A plaque remaining from the Big Apple Night Club at West 135th Street and Seventh Avenue in Harlem.

Above, a 1934 plaque from the Big Apple Night Club at West 135th Street and Seventh Avenue in Harlem. Discarded as trash in 2006. Now a Popeyes fast food restaurant on Google Maps.

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“The dinosaurs didn’t ‘rule the earth,’ they were just alive. Stop giving them credit for administrative skills…” (4/20)
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Entry from June 20, 2012
De-Portland (Portland nickname)

The city of Portland acquired the nickname “De-Portland” or “Deportland” (“deport-land”) in 2000 when several news articles stated that the Portland International Airport deported or jailed many travelers, especially those from Japan and other Asian countries. The “Deportland” nickname is still remembered, but has been seldom used since the publicity in 2000.
Portland’s Many Names (2:08)
Stumptown? Rip City? De-Portland? City of Roses? This video clip looks at some of the more unusual and colorful nicknames for the city of Portland, OR.
29 April 2000, Lawrence (KS) Journal-World, “INS wants to improve ‘Deportland’ image,” pg. 7A, col. 1:
PORTLAND, ORE. (AP)—Portland International Airport has gotten a bad image over the past year for an extremely high rate of deporting—and sometimes jailing—business people from Japan and other countries without proper visas.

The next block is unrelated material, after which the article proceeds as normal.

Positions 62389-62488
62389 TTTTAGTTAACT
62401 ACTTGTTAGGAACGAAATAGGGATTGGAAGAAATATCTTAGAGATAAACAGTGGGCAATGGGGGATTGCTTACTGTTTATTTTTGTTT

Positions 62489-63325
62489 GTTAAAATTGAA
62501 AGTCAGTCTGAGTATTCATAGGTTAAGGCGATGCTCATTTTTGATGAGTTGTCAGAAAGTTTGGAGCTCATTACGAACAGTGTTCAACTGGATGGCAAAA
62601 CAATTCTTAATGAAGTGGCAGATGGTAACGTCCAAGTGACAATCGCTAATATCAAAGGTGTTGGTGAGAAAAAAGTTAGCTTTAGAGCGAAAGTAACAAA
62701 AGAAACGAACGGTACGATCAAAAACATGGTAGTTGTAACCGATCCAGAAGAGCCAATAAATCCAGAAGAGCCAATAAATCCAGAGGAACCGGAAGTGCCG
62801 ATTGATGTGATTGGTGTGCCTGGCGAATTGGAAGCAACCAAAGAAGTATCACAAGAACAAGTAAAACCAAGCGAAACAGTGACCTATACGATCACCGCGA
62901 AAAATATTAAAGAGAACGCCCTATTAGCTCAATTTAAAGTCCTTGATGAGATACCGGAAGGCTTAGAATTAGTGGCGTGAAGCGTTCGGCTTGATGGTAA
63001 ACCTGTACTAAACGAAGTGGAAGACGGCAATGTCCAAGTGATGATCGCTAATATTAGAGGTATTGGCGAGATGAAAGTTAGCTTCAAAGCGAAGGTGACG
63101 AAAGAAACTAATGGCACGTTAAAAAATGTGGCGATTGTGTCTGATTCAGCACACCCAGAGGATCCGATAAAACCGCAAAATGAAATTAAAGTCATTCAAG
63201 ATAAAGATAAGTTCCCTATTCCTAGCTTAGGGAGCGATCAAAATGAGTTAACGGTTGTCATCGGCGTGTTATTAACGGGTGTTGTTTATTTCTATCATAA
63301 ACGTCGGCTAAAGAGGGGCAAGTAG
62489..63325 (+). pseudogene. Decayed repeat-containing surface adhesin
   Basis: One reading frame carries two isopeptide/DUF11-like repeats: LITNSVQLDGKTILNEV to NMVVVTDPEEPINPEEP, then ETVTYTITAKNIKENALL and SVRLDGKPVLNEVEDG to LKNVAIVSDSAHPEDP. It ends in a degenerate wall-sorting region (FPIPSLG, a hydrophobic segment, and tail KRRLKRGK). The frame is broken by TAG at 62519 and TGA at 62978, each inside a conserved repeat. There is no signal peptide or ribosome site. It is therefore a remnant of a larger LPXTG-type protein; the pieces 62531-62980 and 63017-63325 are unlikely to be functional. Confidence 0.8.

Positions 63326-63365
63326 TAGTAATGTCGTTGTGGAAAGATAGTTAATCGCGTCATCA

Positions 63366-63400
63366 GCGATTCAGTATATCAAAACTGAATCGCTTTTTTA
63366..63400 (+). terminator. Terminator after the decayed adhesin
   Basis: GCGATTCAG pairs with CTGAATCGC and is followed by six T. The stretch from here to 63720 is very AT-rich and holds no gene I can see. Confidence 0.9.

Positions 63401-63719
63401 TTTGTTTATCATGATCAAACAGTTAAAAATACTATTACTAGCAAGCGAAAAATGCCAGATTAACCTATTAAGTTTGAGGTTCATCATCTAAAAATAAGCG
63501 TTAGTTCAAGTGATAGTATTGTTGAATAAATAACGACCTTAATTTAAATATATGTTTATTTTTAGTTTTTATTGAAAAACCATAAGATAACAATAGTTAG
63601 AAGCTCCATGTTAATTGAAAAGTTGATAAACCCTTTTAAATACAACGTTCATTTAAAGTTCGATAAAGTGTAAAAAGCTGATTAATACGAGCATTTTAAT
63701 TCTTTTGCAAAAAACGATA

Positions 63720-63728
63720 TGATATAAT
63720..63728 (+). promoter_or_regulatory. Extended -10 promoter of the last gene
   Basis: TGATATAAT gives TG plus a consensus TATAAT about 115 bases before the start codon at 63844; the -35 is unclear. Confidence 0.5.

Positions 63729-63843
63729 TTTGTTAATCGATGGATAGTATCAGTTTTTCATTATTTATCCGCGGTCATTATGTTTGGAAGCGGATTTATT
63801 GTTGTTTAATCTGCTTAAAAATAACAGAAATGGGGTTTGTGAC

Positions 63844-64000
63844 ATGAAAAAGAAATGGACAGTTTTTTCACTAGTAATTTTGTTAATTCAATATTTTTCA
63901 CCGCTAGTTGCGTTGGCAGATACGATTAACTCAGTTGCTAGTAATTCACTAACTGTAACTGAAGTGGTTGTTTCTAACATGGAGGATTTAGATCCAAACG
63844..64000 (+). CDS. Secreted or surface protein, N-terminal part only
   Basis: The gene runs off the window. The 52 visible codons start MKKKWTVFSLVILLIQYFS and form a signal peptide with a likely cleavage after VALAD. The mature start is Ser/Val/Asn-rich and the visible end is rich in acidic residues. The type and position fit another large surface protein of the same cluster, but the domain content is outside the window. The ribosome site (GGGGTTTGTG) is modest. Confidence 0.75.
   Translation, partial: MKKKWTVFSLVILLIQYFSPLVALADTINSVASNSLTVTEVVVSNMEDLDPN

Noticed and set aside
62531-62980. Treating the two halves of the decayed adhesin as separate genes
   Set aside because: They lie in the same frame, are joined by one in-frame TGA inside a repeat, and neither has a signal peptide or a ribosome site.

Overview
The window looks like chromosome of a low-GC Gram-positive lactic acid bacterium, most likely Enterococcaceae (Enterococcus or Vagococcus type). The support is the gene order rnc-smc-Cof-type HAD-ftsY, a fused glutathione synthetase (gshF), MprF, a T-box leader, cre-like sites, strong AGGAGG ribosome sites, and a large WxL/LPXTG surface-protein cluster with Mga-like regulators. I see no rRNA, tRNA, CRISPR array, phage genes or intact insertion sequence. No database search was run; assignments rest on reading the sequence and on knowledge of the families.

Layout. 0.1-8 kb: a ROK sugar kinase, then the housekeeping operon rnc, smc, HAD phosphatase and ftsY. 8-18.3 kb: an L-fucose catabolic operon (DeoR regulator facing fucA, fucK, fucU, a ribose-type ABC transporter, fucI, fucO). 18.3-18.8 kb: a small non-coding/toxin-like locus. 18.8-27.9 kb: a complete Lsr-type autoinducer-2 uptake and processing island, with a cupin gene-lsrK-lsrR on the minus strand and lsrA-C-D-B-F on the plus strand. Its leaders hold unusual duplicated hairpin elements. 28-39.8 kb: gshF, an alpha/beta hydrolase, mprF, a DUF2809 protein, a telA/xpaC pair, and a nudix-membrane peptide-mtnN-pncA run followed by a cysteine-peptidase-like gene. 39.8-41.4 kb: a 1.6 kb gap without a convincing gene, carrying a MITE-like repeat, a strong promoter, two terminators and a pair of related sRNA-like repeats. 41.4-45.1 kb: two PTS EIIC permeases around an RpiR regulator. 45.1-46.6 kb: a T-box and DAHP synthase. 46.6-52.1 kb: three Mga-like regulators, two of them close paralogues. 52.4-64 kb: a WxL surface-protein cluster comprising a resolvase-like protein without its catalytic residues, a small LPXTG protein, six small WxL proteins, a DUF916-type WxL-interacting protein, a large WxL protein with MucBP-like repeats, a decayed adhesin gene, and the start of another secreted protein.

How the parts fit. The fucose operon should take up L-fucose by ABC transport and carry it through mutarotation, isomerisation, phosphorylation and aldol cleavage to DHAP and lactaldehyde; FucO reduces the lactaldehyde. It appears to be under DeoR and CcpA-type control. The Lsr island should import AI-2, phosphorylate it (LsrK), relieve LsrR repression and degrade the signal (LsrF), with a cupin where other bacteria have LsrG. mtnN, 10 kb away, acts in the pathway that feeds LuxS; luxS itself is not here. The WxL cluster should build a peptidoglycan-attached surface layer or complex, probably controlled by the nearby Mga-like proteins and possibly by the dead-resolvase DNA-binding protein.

U.S. immigration officials, concerned that the city’s reputation as “Deportland” is insulting Asian business and hurting trade with Oregon companies, met Thursday with international and local officials to try to solve the problem.
New York (NY) Times
Besmirched ‘Deportland’ Wrestles With the I.N.S.
Published: August 31, 2000
’‘Monstrous’’ is the word used by Portland’s mayor, Vera Katz. The executive director of the Port of Portland says the city’s reputation has been tarred by ‘‘Gestapo-type actions.’’ A state senator here says the conduct in question is ‘‘racist and xenophobic.’’ And United States Senator Gordon H. Smith, a Republican, put it this way today, ‘‘We don’t want Portland to be known as ‘‘Deportland.’‘
All four are talking about the conduct of the local branch of the federal Immigration and Naturalization Service. The furor has been fanned by the recent strip-search and two-night jailing of a Chinese businesswoman who had landed here on her way to New York. But public officials were already concerned that immigration agents were detaining or deporting foreign travelers at a much higher rate than at other West Coast airports.
The INS of ‘Deportland’
By Associated Press
September 28, 2000
Treatment of foreign travelers scrutinized
By Tara Burghart & William McCall/AP
In a letter sent to Attorney General Janet Reno, Gov. John Kitzhaber and other Oregon officials on Aug. 23 accused immigration inspectors of treating foreigners unfairly at Portland International Airport and demanded a federal investigation. In a quick response, Johnny Williams, U.S. Immigration and Naturalization Service Western regional director, said on Aug. 24 that he will meet with politicians and INS officials this week to discuss the recent problems.
The appeal came after Guo Liming, a Chinese businesswoman, was jailed for two days before her passport was found to be authentic. The incident was the latest in a series of problems with the handling of international visitors at the airport, where inspectors reject a far higher percentage of foreigners than at other West Coast airports.

Posted by Barry Popik
Oregon (Beaver State Dictionary) • Wednesday, June 20, 2012 • Permalink

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